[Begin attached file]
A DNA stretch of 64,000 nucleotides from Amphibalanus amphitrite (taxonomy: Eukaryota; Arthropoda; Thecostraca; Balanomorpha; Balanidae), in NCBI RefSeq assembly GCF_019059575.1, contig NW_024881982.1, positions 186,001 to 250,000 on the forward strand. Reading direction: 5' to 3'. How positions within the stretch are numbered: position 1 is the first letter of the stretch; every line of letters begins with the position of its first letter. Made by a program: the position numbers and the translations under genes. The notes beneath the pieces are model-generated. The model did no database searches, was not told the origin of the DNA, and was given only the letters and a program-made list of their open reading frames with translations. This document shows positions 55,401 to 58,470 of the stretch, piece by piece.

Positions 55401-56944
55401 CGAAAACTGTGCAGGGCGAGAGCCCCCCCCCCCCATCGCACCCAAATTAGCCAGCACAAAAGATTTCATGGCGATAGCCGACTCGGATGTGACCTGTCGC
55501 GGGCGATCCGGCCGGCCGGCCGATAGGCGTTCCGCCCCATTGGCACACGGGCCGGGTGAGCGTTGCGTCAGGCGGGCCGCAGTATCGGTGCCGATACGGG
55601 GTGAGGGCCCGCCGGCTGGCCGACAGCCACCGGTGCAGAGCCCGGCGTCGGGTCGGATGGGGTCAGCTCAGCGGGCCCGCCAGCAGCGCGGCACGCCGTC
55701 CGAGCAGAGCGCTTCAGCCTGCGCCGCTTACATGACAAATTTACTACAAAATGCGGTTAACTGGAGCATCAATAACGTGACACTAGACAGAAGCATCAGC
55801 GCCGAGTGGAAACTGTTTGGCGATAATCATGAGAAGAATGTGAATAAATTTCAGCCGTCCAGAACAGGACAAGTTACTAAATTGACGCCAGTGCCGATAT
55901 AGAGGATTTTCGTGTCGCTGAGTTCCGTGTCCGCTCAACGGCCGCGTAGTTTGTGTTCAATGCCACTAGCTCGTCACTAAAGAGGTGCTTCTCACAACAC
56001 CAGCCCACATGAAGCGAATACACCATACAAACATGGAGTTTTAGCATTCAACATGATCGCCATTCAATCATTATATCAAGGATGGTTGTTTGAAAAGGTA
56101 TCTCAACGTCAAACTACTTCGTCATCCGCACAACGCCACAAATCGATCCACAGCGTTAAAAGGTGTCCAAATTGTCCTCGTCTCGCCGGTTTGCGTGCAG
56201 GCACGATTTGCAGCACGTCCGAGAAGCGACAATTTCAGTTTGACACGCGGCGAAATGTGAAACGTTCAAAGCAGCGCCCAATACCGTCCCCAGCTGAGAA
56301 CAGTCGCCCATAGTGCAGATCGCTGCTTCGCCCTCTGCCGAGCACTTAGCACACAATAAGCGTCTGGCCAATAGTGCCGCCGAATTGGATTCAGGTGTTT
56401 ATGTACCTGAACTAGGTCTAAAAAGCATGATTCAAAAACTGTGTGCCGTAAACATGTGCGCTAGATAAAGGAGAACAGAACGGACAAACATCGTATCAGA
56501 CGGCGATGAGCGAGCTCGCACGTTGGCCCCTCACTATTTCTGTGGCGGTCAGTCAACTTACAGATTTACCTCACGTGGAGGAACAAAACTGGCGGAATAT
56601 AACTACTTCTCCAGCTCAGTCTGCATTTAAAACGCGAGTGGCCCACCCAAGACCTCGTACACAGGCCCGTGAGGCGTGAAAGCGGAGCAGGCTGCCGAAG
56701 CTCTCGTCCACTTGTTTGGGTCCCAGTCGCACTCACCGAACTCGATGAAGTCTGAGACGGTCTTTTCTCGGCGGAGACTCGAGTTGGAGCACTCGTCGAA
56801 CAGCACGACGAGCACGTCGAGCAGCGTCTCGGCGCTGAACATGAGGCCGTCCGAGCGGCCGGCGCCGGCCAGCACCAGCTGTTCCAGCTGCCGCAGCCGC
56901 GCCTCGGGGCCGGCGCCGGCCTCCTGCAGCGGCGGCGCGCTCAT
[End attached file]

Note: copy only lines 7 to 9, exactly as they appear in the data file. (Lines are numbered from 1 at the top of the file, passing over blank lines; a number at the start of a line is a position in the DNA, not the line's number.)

55801 GCCGAGTGGAAACTGTTTGGCGATAATCATGAGAAGAATGTGAATAAATTTCAGCCGTCCAGAACAGGACAAGTTACTAAATTGACGCCAGTGCCGATAT
55901 AGAGGATTTTCGTGTCGCTGAGTTCCGTGTCCGCTCAACGGCCGCGTAGTTTGTGTTCAATGCCACTAGCTCGTCACTAAAGAGGTGCTTCTCACAACAC
56001 CAGCCCACATGAAGCGAATACACCATACAAACATGGAGTTTTAGCATTCAACATGATCGCCATTCAATCATTATATCAAGGATGGTTGTTTGAAAAGGTA